Bushfire in Australia: understanding ‘hell on Earth’
A bushfire is one of the most terrifying natural phenomena that anyone is likely to experience in Australia. To be caught in a bushfire is to witness a true hell on earth — conditions hot enough to melt metal, heat fluxes that literally vaporise vegetation, and smoke plumes so dense they turn day into night.
Fire danger: topography, weather and fuel
The ‘fire behaviour triangle’ – topography, weather and fuel – represents the three key factors that influence how a bushfire behaves. Weaken any one of these and a bushfire becomes more manageable.
Bushfire resilience: preparing yourself and your property
Building bushfire resilience to preserve life and property requires consideration of buildings, individuals, communities and the environment.
Bushfire-proof houses: raising the standards
Designing houses to withstand bushfire is about balancing not only the bushfire resilience of the house but also the aesthetic qualities and functionality. Researchers have helped develop a new standard with the housing industry for bushfire-proofing steel framed houses.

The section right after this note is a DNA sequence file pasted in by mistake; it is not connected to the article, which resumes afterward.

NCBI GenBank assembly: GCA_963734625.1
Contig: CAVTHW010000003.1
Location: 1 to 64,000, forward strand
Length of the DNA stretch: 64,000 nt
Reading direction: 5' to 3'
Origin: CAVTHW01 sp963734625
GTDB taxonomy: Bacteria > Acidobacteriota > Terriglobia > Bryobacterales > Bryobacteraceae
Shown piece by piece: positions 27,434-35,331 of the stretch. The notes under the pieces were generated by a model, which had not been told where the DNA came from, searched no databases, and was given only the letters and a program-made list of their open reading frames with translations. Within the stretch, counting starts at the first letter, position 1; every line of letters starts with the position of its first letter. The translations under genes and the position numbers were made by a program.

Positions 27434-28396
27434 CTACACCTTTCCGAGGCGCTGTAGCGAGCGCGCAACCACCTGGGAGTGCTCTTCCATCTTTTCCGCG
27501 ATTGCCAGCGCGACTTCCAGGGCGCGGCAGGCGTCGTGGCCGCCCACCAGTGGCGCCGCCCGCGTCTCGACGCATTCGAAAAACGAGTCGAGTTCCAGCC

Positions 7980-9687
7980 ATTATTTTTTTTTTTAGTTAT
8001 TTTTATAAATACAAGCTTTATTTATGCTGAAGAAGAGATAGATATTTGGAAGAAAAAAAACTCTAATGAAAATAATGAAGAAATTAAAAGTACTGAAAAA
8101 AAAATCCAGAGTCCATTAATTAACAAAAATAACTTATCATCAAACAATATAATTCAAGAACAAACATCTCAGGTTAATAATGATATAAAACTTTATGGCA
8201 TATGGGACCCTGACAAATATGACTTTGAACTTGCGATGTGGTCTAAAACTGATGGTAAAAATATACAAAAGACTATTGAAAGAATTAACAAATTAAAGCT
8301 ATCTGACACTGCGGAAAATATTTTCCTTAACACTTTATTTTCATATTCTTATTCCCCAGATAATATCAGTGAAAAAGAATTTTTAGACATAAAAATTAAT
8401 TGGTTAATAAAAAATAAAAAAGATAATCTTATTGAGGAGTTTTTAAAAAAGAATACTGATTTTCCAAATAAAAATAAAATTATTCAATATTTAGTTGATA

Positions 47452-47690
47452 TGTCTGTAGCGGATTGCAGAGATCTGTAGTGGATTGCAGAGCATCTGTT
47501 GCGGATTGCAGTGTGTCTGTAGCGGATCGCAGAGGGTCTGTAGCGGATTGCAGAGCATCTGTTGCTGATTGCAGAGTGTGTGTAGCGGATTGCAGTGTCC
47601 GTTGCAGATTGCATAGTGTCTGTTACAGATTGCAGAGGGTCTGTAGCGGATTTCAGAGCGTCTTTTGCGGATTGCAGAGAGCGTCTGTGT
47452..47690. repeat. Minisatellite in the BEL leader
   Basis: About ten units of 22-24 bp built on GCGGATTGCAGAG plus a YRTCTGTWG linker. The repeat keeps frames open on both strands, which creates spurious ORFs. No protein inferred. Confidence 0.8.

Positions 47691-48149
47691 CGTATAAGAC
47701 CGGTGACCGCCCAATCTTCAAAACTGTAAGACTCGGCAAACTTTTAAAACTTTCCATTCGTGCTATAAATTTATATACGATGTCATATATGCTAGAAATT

Paris, truffles and extreme weather – it’s all relative
Crocodiles stuck in the mud - researchers are discovering that native species have their limits when it comes to Australia's extreme weather, particularly during El Niño.
Climate change and extreme weather: understanding the link
There is a strong interest in understanding the changing odds of extreme weather events as the underlying climate system changes. Scientists have examined extreme weather events of 2014 to see if they can be attributed to climate change.
Bushfires kill, but knowing exactly how might make them less deadly
The latest round of bushfires, which claimed 27 homes in the Adelaide Hills, has once again highlighted the importance of planning for the worst. Mercifully, no human lives were lost, and it will be important to learn whatever lessons we can to avoid future tragedies.